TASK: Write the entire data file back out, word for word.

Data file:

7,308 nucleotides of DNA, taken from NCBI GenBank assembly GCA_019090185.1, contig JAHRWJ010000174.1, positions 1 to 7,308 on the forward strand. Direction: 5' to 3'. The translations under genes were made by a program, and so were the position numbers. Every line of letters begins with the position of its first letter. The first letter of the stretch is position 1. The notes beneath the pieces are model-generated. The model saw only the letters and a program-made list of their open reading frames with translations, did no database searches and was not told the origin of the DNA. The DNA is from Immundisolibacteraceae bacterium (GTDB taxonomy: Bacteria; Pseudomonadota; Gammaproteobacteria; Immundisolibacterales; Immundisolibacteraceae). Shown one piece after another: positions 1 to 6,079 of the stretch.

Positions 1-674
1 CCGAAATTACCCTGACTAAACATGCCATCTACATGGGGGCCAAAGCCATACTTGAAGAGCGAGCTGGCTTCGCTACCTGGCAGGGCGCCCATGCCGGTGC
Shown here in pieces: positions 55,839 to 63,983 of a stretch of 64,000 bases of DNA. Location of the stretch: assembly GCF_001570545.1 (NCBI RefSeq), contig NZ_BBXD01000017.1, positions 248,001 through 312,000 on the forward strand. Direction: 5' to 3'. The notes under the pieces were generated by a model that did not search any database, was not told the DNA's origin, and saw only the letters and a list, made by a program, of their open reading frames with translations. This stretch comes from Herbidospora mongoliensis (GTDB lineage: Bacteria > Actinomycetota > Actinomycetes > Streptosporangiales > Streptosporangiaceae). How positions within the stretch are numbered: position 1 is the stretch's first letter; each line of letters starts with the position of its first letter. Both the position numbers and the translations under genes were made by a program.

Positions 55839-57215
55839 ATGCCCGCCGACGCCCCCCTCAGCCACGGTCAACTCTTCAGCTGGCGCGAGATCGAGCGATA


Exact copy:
7,308 nucleotides of DNA, taken from NCBI GenBank assembly GCA_019090185.1, contig JAHRWJ010000174.1, positions 1 to 7,308 on the forward strand. Direction: 5' to 3'. The translations under genes were made by a program, and so were the position numbers. Every line of letters begins with the position of its first letter. The first letter of the stretch is position 1. The notes beneath the pieces are model-generated. The model saw only the letters and a program-made list of their open reading frames with translations, did no database searches and was not told the origin of the DNA. The DNA is from Immundisolibacteraceae bacterium (GTDB taxonomy: Bacteria; Pseudomonadota; Gammaproteobacteria; Immundisolibacterales; Immundisolibacteraceae). Shown one piece after another: positions 1 to 6,079 of the stretch.

Positions 1-674
1 CCGAAATTACCCTGACTAAACATGCCATCTACATGGGGGCCAAAGCCATACTTGAAGAGCGAGCTGGCTTCGCTACCTGGCAGGGCGCCCATGCCGGTGC
Shown here in pieces: positions 55,839 to 63,983 of a stretch of 64,000 bases of DNA. Location of the stretch: assembly GCF_001570545.1 (NCBI RefSeq), contig NZ_BBXD01000017.1, positions 248,001 through 312,000 on the forward strand. Direction: 5' to 3'. The notes under the pieces were generated by a model that did not search any database, was not told the DNA's origin, and saw only the letters and a list, made by a program, of their open reading frames with translations. This stretch comes from Herbidospora mongoliensis (GTDB lineage: Bacteria > Actinomycetota > Actinomycetes > Streptosporangiales > Streptosporangiaceae). How positions within the stretch are numbered: position 1 is the stretch's first letter; each line of letters starts with the position of its first letter. Both the position numbers and the translations under genes were made by a program.

Positions 55839-57215
55839 ATGCCCGCCGACGCCCCCCTCAGCCACGGTCAACTCTTCAGCTGGCGCGAGATCGAGCGATA